How To Build a Road Map For Your Blogging Success

Road map

Are you a successful blogger? Success, it seems, has different meaning for every person. For some, managing a low traffic blog is a success in itself. For others, it means a lot of traffic, subscribers, and comments. The majority, however, does not know how to determine whether they are successful or not, and what exactly it feels like to be a successful blogger.

Every blogger is full of inspiration and motivation when starting a blog, but this elated condition seems to wane as time passes. The interest simply peters out and the once fun task of blogging seems more like a chore. This all happens because the bored blogger is not familiar with the sense of success.

Usually, since blogging is supposed to be a lifelong adventure, the formidable challenge of blogging overshadows the initial enthusiasm. To get a sense of definite direction and ultimately a sense of success, you need to set down several goals to help you stay motivated along the way.

Determine what success means to you

First, let’s get the meaning of success sorted out.

Answer yourself the following questions:

  • Why did you start your blog?
  • What do you plan to do with your blog?
  • Has the initial purpose of your blog changed?
  • Have you made significant progress in blogging?
  • Do you think you have improved a lot?
  • Do you think you are a successful blogger?

If your answers to all of these questions are not clear to you in the first 5 seconds, you probably haven’t determined why you blog, and you don’t know how it feels to be successful.

Blog with a goal-oriented approach

When you ask most bloggers what they want to do with their blog, they say they’ll write some articles, build some readership, create some buzz, and eventually make some money. When asked how, they usually stare at you as though you were stupid. Well, no comments.

Note the word ‘some‘. Some is the confusing part. Some can be as low as 2 and as much as a 100K and more. You need to involve numbers to see your course of action clearly.

This is where you’ll set down smaller and achievable goals to give yourself a sense of success and achievement, as opposed to being intimidated by the formidable ‘Some’.

If you have managed to answered the above questions by now, you probably already have quite a few ideas broiling in your head. So, to stir things up a little more, let me ask you a few more questions, this time a bit more focused on the nitty-gritty.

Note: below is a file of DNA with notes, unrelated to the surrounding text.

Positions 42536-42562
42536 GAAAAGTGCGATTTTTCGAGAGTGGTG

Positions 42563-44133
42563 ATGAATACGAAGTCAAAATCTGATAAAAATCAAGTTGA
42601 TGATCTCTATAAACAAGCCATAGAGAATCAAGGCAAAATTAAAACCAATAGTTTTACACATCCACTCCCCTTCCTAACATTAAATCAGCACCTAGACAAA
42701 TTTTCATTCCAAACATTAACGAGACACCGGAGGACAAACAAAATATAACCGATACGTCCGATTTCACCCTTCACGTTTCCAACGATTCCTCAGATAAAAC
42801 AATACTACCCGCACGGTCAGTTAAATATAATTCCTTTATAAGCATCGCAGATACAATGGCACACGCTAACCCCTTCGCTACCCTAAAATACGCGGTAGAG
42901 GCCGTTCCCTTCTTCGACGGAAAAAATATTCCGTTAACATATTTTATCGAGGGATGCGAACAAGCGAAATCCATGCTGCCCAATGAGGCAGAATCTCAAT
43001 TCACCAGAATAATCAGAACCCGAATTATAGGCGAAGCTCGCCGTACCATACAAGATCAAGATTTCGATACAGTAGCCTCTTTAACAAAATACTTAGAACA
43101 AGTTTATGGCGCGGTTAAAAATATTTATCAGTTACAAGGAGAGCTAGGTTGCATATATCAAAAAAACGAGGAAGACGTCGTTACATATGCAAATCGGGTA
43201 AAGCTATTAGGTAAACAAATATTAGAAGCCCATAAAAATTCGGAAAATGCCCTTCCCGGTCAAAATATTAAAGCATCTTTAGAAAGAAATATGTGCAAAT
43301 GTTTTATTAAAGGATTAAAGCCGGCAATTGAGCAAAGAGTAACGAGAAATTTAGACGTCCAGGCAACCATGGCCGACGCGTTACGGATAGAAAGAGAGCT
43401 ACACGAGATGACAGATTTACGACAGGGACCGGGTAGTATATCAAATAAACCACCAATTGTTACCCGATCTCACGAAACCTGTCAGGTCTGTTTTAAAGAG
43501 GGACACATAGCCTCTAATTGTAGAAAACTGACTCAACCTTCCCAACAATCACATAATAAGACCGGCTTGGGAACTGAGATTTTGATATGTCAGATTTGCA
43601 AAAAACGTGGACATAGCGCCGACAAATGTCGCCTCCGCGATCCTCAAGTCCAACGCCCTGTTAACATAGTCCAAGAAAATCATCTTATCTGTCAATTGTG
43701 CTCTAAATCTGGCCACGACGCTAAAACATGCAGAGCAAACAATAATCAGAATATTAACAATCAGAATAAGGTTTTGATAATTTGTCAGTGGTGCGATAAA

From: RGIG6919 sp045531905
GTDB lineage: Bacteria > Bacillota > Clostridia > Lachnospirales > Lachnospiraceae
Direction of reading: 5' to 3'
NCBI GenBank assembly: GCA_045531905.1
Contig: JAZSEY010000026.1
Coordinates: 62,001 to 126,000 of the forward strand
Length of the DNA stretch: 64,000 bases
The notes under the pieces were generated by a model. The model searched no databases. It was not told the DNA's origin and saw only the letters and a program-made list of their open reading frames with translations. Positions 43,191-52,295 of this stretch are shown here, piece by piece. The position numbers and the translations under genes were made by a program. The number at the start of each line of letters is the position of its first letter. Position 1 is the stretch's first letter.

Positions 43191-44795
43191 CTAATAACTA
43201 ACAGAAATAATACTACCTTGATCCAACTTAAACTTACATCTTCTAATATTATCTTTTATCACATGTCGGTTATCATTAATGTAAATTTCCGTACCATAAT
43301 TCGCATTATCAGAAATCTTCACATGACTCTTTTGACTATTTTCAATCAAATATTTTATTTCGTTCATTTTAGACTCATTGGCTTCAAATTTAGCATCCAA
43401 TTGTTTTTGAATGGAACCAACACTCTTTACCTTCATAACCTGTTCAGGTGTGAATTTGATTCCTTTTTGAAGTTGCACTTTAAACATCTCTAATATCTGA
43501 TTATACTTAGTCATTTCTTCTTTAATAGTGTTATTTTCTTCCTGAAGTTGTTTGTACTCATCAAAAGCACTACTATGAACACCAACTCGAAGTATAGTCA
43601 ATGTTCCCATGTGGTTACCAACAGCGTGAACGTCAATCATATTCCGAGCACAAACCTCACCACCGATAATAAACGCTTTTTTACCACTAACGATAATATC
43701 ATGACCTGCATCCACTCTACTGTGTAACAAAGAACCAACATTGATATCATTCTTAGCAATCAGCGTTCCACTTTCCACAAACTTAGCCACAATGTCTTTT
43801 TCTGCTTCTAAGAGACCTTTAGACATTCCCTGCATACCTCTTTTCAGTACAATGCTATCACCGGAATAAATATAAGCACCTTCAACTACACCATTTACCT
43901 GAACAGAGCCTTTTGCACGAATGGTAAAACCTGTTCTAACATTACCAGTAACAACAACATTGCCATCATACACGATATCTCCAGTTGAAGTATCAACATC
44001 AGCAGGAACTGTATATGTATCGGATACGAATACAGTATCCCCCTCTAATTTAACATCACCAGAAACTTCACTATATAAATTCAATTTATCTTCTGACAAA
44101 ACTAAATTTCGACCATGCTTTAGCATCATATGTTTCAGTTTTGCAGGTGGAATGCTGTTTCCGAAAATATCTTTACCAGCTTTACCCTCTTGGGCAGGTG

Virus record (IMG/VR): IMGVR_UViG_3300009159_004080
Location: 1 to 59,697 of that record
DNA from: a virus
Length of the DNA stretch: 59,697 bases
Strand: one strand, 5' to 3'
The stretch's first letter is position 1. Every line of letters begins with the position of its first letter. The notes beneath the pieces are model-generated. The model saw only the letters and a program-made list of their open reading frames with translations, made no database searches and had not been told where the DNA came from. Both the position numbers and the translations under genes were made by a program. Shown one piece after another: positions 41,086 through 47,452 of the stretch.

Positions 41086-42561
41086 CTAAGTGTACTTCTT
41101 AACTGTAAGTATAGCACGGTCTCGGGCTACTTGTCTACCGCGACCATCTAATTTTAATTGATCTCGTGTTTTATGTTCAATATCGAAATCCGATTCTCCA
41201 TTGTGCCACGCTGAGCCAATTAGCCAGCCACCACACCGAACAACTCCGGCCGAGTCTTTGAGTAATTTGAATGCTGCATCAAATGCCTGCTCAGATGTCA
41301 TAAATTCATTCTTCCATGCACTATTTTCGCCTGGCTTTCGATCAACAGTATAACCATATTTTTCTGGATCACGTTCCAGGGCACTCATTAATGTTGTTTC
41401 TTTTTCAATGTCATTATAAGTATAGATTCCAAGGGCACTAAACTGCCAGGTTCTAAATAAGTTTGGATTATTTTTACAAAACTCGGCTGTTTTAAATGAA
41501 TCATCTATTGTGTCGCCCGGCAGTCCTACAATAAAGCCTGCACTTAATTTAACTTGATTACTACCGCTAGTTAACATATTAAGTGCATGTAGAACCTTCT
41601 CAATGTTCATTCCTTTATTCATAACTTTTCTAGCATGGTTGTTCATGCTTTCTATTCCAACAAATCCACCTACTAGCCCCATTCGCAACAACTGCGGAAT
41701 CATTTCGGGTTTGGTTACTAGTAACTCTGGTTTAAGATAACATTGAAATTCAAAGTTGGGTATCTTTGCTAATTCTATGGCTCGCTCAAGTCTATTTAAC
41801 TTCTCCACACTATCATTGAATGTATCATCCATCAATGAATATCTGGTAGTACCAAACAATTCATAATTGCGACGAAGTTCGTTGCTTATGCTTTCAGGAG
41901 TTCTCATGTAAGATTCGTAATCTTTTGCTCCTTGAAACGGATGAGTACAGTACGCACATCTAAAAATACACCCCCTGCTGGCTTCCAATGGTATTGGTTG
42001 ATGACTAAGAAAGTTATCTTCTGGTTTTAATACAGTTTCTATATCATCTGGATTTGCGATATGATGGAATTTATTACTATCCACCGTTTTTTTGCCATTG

• How many subscribers do you want to have?
  • How many comments do you want to get for each post on average?
  • How much buzz do you want to create? Do you want to appear on Digg front page as often as Smashing Magazine and Tech Crunch?
  • How much money do you want to make with blogging?

Already excited to get a clear sense of purpose? Great!

I know different people answer differently to this batch of question. To some, $10K a year would be a huge achievement, and others will be dying to earn this much money every month, or even everyday! But let’s not get ahead of ourselves. There is no way you can make so much money only by knowing that you want to make it.

Confused? Of course I didn’t promise that a sense of purpose will make you filthy rich.

Tackle the ‘how’ questions

The real trick lies in determining how you will achieve it, and create as many little ‘how to’s’ as necessary. The giant task of earning $10K per day can only be achieved if you get closer to it one step at a time. And these smaller steps not only involve not only determining why you would take them, but also how you would take them.

Suppose you want to get one thousand subscribers by the end of the year, and to get to this impressive milestone, you need to know how many you would be able get every month. Say, getting 100 new subscribers every month is well within your reach. But, the real task of getting so many subscribers in such a short period looks intimidating.

Here’s how you’ll go about outlining your goal and all the steps involved:

Goal: Get 1200 subscribers by the end of this year.
Smaller goal: Get one hundred subscribers every month.

But how do I do that?


  • Write guest posts on 5 main blogs in your niche (or at least five smaller ones)
  • Create 5 well researched pieces of linkbait, target Digg and StumbleUpon traffic
  • Start a competition, give away something for free, go viral!
  • Start a project that makes others subscribe to your feed for updates
  • Send out emails to your social media friends to help you spread the word about your top posts this month
  • Be the odd man out in your opinion about a currently talked about news

And so on.. sky is the limit when it comes to finding new ways to create buzz.

Now, of course, you may surprise yourself and achieve your goal in half the intended time, or you might just stop short of your goal when the year ends (which is very unlikely, if you do all the steps properly), one thing is for sure: you’ll get many moments of rejoice coming from the sense of success. This is the precious feeling you want to keep with you when you are going through physical and psychological bad times that threaten to dampen your confidence.

With clearer and smaller goals to keep you motivated, and the knowledge of exact steps you know you would take, the fun side of blogging comes back with all the pre-launch determination.

Your thoughts?

What are your blogging goals? Do you consider yourself a successful blogger?

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